Merry go-round: New bagels, and <I>you</I> bake'mmm!
What's better than a bun in your oven? How 'bout a bagel?
Janet Dob, "mother" of Bake'mmm Bagels, took the traditional New York bagel a few steps farther when she opened her Verona bakery, Agnes' Very Very. Not only are her patented bagels made from USDA-certified organic ingredients, but you bake them in your own oven, so they're always fresh when you want them.
Did we say patented?
Yup, and according to Dob, receiving that patent was no small feat. In fact, it took four and a half years and whole lot of paperwork to prove that her product was truly unique.
The difference in Bake'mmm Bagels is all in the boiling. While many bagel bakers boil their dough, it's only for a minute or two to put "a skin" on the outside; the bagels still require immediate baking in order to stay fresh. Dob's bagels are boiled until fully cooked, so they can sit on the shelf or stay frozen– until someone's ready to dig in. Then, a mere 10-15 minutes in the oven is all that's required for a hot, fresh bagel.
As always, necessity is the mother of invention. In Dob's case, the idea came to her while she was working in a Colorado bakery nearly 15 years ago. Rising at 2am got stale pretty quick, Dob says, so she decided to find away to enjoy a few more zzzzz's. And find a way she did.
Now Dob's bagels can be found in a variety of local coffeeshops, including the Mudhouse on the Downtown Mall and C'ville Coffee in the Allied Business Park. They're also in health food stores up and down the East Coast, from Virginia to New Jersey.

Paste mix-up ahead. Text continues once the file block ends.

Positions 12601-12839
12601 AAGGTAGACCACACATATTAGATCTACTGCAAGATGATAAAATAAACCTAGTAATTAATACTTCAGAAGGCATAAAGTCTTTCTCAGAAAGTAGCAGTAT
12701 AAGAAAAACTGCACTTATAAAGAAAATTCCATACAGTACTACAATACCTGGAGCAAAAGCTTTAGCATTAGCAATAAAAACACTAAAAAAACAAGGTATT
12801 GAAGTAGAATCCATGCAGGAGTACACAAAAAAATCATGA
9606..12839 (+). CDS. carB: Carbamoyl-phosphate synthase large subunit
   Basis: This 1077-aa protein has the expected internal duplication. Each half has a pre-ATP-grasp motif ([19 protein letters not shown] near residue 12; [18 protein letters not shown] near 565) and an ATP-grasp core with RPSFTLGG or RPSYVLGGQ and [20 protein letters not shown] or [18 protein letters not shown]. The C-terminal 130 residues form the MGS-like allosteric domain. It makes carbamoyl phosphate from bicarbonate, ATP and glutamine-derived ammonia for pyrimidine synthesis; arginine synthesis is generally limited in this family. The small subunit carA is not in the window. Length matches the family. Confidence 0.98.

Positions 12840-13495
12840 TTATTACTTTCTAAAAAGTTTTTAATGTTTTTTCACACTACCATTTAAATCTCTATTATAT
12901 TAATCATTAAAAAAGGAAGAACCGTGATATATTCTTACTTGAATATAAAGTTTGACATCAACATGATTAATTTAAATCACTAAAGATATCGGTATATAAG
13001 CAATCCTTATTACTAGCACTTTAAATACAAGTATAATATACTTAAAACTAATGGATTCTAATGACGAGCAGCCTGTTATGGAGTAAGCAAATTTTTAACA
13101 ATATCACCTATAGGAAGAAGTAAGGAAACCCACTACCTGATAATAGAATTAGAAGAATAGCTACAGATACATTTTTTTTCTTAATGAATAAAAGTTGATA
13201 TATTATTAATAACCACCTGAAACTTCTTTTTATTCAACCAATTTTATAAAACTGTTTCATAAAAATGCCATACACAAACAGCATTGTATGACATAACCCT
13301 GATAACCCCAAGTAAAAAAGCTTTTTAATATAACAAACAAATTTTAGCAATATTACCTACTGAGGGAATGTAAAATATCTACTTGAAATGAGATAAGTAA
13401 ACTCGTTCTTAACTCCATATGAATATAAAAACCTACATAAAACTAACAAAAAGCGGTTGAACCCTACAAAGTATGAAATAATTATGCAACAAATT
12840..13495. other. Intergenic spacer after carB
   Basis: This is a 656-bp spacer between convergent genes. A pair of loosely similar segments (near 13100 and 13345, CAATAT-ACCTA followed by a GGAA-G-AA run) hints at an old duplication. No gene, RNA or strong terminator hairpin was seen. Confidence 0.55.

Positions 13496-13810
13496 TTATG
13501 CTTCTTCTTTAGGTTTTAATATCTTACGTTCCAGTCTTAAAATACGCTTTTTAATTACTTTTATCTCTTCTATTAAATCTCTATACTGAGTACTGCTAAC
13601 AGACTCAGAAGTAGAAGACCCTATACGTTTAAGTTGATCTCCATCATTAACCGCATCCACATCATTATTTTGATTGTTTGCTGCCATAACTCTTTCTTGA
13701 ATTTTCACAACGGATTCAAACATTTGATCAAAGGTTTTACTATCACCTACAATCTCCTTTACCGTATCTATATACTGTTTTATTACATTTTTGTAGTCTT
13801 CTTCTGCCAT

The one downside? These bagels aren't cheap. In fact, at nearly a dollar per bagel, they're more than twice the price of one from Bodo's.
If you'd like to check the product out before investing in a $4 frozen four-pack from Rebecca's, Dob says your best bet is the Charlottesville City Market on Saturday mornings. There Dob doles out bagels baked on site by the dozen, and she adds a gourmet twist: homemade "schmears," fancified cream cheese spreads. Favorites include Belgian chocolate with toasted pecans and a hint of coffee, and an artichoke and green onion spread.
If it all sounds waist-expanding, think again. Dob says her bagels have fewer calories– 240 for her plain and whole wheat versions– than other similar products. And she knows first hand.
"I lost 50 pounds eating three or four bagels a day," she says.
Maybe we should tell Jared!
Crab bites dust
The Sheriff's sale advertised for Monday, July 28 at 10am looks good for anyone hoping to start a restaurant. But it's not so hot for one particular restaurant: The Crab. The seafoodery located at 12 Elliewood Avenue opened in August of 2002, closed for a three-month winter break, reopened in late February and then shut its doors again in May or Junethis time, apparently, for good. The website, thecrab.net, is still scuttling along.
If you hear the distinct sound of Beatles music ringing down Water Street to Main, it might just be Oxo serenading Station during the lunch hour. The tune? "Hello, Goodbye."
That's right– although Station has given up on serving lunch, Oxo's just jumped into the mid-day mix.
"We're still going to have cloth napkins and tablecloths," says Oxo owner Alice Kim, "but it's going to be affordable."
Lunch selections include sandwiches, salads, and some pasta dishes, and run from $7 for lighter fare, such as salad of tomato, mozzarella, and grilled asparagus with basil pesto– up to $12 for grilled flank steak with Lyonnaise potatoes, sautéed spinach, and red chile tapenade.
The patio will also be open, and Kim says there'll be plenty of room for private lunch meetings.